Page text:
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Discovery and Single Crystal Growth of High Entropy Pyrochlores

High entropy compounds are an emerging class of functional materials in which short range order enables superior combinations of properties not present in traditional pure or doped structures.

Crystal structure and Bulk Crystal

Figure 1: a) Model of crystal structure of Mg2Ta3Nd3O14. b) Laue image showing single crystalline nature of the grown Boule. c) Single crystal of Mg2Ta3Nd3O14 grown using PARADIM’s Laser Diode Floating Zone. The red color is due to oxygen deficiencies that upon annealing in air turn back to the expected blue of Nd compounds. d) Single crystal of Mg2Ta3Nd3O14 grown using PARADIM’s Laser Diode Floating Zone.

Members of the PARADIM in-house research team discovered and synthesized a family of high entropy oxides with the formula Mg2Ta3Ln3O14 (Ln = La, Pr, Nd, Sm, Eu, Gd) using the laser optical floating zone technique. This family of materials can host a variety of cation defects and oxygen vacancies that give it a “dial-in” lattice parameter, suggesting applications as a tunable substrate for thin film growth. The crystals’ oxygen concentration has direct impact on the optical properties. The ability to visually observe color changes at high temperatures demonstrates the possibility of using this as an active element in optical-based oxygen sensors.

Centimeter-sized single crystals for Ln = Nd have been grown—one of the few demonstrated high entropy materials—showing the capabilities of the Laser Diode Floating Zone available to users of PARADIM.

What Has Been Achieved: A family of high entropy oxides with the formula Mg2Ta3Ln3O14 (Ln = La, Pr, Nd, Sm, Eu, Gd) has been discovered and synthesized. Centimeter-sized single crystals for Ln = Nd have been grown using the laser optical floating zone technique, one of the first successful growths of a high entropy material.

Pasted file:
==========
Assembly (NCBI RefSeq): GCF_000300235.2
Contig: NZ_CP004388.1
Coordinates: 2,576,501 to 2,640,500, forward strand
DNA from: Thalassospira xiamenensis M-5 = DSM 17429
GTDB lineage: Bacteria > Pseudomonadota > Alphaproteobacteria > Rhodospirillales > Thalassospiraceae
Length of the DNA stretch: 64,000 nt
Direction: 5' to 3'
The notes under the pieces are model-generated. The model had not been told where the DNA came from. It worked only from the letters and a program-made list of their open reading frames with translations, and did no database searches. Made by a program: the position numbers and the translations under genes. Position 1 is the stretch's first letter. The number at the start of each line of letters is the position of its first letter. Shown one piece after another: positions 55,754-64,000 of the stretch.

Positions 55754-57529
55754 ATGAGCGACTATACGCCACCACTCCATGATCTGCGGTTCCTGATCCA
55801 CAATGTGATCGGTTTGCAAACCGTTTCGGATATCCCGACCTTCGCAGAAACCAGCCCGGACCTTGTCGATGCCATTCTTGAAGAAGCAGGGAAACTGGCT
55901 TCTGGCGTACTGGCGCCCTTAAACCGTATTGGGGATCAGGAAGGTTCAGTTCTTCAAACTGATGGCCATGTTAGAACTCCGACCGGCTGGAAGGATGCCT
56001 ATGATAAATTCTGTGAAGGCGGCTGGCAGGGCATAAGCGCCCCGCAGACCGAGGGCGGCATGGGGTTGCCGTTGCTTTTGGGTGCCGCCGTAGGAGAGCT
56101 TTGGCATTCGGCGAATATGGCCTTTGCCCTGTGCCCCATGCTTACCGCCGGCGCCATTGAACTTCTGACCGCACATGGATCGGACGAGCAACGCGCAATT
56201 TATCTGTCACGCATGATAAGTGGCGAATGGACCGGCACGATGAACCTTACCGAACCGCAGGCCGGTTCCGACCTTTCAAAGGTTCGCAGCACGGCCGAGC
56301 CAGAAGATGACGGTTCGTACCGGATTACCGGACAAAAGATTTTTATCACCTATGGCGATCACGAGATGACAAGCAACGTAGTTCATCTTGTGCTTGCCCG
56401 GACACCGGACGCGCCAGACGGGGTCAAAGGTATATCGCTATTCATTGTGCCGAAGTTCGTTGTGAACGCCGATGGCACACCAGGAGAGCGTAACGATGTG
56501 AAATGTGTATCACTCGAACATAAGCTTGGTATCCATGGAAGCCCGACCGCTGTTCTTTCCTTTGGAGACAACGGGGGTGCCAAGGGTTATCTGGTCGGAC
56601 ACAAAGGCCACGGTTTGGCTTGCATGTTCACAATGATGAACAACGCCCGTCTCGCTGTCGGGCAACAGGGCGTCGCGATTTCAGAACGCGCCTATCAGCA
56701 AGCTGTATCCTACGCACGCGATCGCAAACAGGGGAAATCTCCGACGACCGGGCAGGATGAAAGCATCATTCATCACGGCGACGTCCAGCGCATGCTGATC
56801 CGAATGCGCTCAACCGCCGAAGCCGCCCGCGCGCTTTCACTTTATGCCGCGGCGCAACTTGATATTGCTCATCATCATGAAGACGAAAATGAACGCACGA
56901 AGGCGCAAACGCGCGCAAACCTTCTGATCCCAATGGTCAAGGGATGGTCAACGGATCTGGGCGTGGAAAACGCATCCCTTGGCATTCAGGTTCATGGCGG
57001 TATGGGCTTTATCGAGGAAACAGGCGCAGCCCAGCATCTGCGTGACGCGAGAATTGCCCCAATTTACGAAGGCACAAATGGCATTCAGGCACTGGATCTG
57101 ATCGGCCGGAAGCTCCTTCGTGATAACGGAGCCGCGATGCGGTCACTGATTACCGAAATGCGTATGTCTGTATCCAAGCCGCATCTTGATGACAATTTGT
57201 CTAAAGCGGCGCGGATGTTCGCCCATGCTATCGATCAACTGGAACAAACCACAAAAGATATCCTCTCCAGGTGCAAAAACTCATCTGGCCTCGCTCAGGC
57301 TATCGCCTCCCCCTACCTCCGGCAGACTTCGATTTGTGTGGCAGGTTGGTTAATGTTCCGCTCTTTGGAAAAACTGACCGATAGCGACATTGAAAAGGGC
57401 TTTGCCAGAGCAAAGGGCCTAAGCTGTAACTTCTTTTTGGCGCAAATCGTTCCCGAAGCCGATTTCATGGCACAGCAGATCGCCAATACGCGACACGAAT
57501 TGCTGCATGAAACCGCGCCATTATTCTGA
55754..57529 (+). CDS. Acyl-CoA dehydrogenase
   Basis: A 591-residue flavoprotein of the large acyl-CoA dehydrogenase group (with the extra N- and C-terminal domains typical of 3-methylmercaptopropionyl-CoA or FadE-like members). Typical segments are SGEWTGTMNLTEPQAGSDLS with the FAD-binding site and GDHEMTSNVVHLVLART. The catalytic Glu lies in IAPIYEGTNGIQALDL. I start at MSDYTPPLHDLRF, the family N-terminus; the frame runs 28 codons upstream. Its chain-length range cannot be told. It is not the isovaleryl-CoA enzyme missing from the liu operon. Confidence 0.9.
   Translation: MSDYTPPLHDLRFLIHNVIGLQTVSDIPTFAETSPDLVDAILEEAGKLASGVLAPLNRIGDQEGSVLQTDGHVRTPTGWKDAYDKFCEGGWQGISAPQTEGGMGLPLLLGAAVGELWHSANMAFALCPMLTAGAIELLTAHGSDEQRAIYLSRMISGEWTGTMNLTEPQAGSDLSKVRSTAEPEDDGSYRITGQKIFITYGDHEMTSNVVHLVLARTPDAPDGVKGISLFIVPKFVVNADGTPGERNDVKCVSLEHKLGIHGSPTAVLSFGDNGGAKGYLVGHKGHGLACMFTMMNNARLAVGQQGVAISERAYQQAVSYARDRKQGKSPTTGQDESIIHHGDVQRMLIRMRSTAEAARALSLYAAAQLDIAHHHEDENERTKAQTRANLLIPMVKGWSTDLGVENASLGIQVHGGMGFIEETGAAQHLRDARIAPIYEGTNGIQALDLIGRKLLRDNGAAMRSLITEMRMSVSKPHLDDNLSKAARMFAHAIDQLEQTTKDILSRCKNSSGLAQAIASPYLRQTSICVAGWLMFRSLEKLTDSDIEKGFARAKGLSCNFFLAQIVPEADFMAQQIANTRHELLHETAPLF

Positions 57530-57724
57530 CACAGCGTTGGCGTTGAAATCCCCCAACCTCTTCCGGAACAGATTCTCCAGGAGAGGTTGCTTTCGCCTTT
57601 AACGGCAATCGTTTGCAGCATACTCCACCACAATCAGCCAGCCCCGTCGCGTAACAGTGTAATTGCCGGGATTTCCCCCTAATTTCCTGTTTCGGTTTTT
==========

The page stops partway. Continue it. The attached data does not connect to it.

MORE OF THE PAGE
Importance of the Achievement: High entropy compounds are an emerging class of functional materials in which short range order enables superior combinations of properties not present in traditional pure or doped structures. However, this structural complexity also makes production of single crystals – needed for fundamental studies and some of the most compelling applications – difficult due to the presence of multiple competing phases. This work demonstrates that such single crystals are indeed possible. Further, this family can host a variety of cation defects and oxygen vacancies that give it a “dial-in” lattice parameter, suggesting applications as a tunable substrate for thin film growth. The ability to visually observe color changes in the crystal’s oxygen concentration at high temperatures demonstrates the possibility of using this as an active element in optical-based oxygen sensors. This work is also unusual in having a high school student as a co-author on the work, helping spread the importance of STEM and materials to younger ages. 

Unique Feature(s) of the MIP that Enabled this Achievement: This is one of the few demonstrated single crystals of high entropy materials, showing the capabilities of the Laser Diode Floating Zone at PARADIM to grow new materials.  

Members of PARADIM’s In-House Research team conceived and performed the work.

Publication: L.A. Pressley, A. Torrejon, W.A. Phelan, and T.M. McQueen, "Discovery and Single Crystal Growth of High Entropy Pyrochlores," Inorg. Chem. 59, 17251-17258 (2020).

Data Availability: Raw data is made available at https://data.paradim.org/99002 and the crystal structure datafile at https://doi.org/10.25505/fiz.icsd.cc25y4dp.

Acknowledgement: This work was funded by the Platform for the Accelerated Realization, Analysis, and Discovery of Interface Materials (PARADIM), a National Science Foundation Materials Innovation Platform (NSF DMR-1539918). Angela Torrejon gratefully acknowledges that research was sponsored by the Army Educational Outreach Program (AEOP) and was accomplished under AEOP Research & Engineering Apprenticeship Program FY20 Site Agreement. The views and conclusions contained in this document are those of the authors and should not be interpreted as representing the official policies, either expressed or implied, of the Army Educational Outreach Program or the U.S. Government. The U.S. Government is authorized to reproduce and distribute reprints for Government purposes notwithstanding any copyright notation herein. L.A.P. would like to thank Dr. Maxime Siegler for helping with single crystal data collection, Veronica Stewart with assistance in PPMS measurements, and Juan Chamarro, Hector Vivanco, Tanya Berry, and Mekhola Sinha for their helpful conversations relating to heat capacity analysis.

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